Will our grand kids be able to enjoy seafood as we do? Scientists say that pollution and overfishing may cause the collapse of many fisheries by mid century. One of the most important solutions suggested is to expand the small network of marine protected areas, which currently cover less than 1% of coastal areas. Marine reserves give fish safe havens in which to breed and grow to full size and fecundity.
Most existing reserves have been designated by governments in complex bureaucratic affairs. It is no wonder their creation has been slow. In comparison, the proposed Arroyo Seco marine reserve, measuring 16 square km and including a complete mangrove area, was developed in nine months with the support of local community. Official designation is expected in under a year with less than $35,000 invested.
The proposed Arroyo Seco reserve is to the south of Chamela Bay. For the Google Map link, click here and click “Chamela Bay” in the menu.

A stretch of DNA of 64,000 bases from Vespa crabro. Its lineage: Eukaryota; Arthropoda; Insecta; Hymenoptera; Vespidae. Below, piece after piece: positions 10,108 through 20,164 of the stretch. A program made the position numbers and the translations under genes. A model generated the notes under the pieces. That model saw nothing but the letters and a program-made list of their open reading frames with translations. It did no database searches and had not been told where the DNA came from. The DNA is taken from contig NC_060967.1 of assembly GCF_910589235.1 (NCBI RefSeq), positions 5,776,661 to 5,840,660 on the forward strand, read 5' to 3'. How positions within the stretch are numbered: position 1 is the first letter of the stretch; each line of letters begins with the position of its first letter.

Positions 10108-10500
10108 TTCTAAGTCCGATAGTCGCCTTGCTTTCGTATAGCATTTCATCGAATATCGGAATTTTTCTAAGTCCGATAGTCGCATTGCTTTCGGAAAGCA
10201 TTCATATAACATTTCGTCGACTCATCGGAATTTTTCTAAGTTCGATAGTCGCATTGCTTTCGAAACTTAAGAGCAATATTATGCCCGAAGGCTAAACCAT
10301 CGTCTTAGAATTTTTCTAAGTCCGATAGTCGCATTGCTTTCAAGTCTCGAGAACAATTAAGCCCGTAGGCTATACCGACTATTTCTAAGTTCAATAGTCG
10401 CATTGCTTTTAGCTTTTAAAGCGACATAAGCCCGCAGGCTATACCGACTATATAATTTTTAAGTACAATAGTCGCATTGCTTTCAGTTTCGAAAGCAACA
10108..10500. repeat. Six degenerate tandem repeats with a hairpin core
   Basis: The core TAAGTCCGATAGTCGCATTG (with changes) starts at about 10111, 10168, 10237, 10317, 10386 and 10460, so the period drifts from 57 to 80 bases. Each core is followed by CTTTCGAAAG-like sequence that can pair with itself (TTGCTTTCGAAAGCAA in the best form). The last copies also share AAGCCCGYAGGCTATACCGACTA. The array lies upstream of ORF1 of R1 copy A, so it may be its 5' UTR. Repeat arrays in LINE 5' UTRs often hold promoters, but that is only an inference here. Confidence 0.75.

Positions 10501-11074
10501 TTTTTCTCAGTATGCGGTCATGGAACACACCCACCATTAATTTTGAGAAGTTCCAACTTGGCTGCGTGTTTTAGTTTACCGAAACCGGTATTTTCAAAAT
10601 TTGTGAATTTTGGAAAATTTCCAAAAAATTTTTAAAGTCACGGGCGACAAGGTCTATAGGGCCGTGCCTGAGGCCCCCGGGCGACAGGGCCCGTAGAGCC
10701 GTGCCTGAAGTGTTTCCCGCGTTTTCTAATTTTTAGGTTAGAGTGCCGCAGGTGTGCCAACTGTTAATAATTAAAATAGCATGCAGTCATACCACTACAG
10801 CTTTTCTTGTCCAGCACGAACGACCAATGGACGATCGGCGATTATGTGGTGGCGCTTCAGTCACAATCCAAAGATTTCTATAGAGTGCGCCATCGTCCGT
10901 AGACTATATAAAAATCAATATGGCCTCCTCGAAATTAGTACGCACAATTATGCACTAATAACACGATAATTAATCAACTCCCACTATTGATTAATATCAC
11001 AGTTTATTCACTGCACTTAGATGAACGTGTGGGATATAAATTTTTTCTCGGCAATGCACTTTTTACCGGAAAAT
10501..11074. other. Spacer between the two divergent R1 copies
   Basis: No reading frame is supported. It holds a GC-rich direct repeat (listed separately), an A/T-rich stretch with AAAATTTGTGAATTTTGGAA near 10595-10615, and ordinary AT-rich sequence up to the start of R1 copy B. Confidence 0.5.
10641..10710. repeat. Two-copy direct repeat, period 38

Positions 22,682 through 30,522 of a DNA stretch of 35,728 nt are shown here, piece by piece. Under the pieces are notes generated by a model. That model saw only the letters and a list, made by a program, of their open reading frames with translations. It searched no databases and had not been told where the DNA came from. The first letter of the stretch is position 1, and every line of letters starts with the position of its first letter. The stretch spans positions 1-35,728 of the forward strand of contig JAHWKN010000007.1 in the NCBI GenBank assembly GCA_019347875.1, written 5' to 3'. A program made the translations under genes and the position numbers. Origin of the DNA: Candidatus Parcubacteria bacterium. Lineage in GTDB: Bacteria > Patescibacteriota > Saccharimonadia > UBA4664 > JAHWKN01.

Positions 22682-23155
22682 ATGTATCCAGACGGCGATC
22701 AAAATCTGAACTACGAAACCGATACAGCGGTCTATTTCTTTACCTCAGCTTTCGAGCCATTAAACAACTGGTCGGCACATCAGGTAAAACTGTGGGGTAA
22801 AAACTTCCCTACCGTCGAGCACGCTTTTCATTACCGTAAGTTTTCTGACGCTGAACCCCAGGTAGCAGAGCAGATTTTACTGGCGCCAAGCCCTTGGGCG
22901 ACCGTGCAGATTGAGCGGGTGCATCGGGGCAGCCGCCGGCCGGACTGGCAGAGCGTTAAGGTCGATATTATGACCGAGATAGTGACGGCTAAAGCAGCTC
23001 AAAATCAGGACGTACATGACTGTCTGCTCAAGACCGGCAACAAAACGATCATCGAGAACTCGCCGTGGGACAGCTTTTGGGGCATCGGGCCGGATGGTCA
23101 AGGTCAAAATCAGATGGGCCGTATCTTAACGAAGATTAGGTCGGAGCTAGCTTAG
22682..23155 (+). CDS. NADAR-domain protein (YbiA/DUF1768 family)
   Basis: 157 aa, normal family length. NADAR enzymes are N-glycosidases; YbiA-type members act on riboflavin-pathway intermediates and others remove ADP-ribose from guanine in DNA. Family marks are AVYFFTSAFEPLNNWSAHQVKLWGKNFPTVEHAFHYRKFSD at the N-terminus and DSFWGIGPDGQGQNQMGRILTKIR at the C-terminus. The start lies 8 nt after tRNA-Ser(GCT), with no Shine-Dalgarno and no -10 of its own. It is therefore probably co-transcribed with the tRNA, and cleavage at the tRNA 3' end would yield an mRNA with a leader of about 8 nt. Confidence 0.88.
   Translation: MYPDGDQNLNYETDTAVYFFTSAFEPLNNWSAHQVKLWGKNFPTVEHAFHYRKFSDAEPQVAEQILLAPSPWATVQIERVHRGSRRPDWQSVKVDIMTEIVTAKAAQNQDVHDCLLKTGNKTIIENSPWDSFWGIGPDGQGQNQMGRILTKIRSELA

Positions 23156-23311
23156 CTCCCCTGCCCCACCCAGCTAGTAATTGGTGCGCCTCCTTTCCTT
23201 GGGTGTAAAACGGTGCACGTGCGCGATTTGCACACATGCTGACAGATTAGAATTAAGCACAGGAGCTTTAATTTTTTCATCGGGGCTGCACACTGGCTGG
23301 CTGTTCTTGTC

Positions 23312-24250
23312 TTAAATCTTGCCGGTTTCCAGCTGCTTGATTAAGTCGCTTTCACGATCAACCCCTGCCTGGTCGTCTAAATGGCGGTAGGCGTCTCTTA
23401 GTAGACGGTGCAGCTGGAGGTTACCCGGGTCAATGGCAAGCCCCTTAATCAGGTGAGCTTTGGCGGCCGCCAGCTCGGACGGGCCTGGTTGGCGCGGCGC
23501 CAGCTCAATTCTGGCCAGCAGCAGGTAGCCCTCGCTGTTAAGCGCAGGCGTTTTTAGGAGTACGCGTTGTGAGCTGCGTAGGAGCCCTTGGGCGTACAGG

This is the power of the Grassroots reserve effort: it is community led, it is relatively small and attainable, it is crowd-funded, and it is fast.
The science behind protected areas is well documented, and says that reserves are beneficial for both ecology and fisherman. A network of small marine reserves, located in important habitats every 50 miles, would make a vast improvement to fisheries and the ocean’s health.
Delighting in the “magic log”. If a random log in the middle of the ocean can bring together so much life, there is hope for restoration of fish.
The capstone to improve our relationship with the ocean will be to shift our attitude. Four Arrows put it eloquently: